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    1. Absolutely! We want to 'stir thoughts,' to give our readers something to chew on and slowly digest. Anything that hints of a soapbox will quickly lose any effectiveness it might have had if presented in a more subtle, palatable way. As for that bar you set for your work, you also set the example for the rest of us. :-)

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  4. If your story has a theme, then you have automatically imparted a lesson by bringing up the question and inspiring debate within the reader. I think a lot of what we do is subliminal. We turn our internal dialogue into a debate on the page. Is euthanasia wrong in the right cirumstance? What is beauty? What is power? With Mythikas I wanted girls to realize they could overcome adverse families and be their own heroes. That they could use their voices to become the next generation of competent leaders. In my opinion, great literature explores universal truths. That's not to say that schools have to continually teach "The Great White Males." They could expand the selection. The trick is to teach without preaching.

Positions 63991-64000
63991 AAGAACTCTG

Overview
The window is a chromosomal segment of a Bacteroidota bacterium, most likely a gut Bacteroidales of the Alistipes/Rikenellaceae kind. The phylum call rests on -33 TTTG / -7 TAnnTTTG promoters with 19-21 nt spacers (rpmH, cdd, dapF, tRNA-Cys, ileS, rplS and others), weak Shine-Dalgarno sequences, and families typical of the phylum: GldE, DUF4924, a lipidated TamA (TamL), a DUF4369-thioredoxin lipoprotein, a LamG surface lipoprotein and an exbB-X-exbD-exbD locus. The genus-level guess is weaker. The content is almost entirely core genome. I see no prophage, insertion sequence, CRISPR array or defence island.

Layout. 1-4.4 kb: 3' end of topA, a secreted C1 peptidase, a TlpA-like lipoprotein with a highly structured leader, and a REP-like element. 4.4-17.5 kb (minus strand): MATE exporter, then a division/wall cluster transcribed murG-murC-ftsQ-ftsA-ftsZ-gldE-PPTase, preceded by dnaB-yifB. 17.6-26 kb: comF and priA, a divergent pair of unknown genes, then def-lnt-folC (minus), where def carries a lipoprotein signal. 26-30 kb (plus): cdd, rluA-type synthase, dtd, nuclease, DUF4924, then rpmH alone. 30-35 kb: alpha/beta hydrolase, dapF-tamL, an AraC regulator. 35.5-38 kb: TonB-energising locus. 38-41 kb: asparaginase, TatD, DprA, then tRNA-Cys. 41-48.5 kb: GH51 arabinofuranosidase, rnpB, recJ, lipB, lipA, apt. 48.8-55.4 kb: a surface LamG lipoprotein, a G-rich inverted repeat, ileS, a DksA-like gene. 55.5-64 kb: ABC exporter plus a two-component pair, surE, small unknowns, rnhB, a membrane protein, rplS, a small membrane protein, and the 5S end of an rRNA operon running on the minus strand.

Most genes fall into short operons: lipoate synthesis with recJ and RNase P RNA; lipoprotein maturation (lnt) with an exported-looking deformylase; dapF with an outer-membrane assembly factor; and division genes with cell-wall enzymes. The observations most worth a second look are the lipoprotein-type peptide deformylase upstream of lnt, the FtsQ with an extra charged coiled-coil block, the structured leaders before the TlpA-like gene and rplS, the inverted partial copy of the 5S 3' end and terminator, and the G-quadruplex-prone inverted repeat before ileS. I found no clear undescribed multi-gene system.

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    1. Yes, "teach without preaching." Sometimes this is a lot more difficult than it sounds, but it's essential to effectively teach the lessons within our stories.

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  5. Linda, in my little corner of the wood pile, it's all about entertainment ... call me shallow (you'd be right) ... I ain't tryin' to teach nobody nothin' ... I just want them to have fun.

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    1. "Have fun." Enjoy the read. Escape an unpleasant or uncomfortable reality by sharing someone else's world—even if it's a fictional one. These should always be among our intentions for the readers of our books. Nonetheless, when we present our characters in whatever scenarios we choose to put them, we offer little lessons about the human experience and explore the consequences of whatever actions those characters choose to take. Inherent in this lies perhaps more than one significant lesson about action and reaction. As Diana pointed out, our theme itself contains a lesson. :-)

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    2. I guess when you put it that way there is no escaping it. All right, listen up, class ...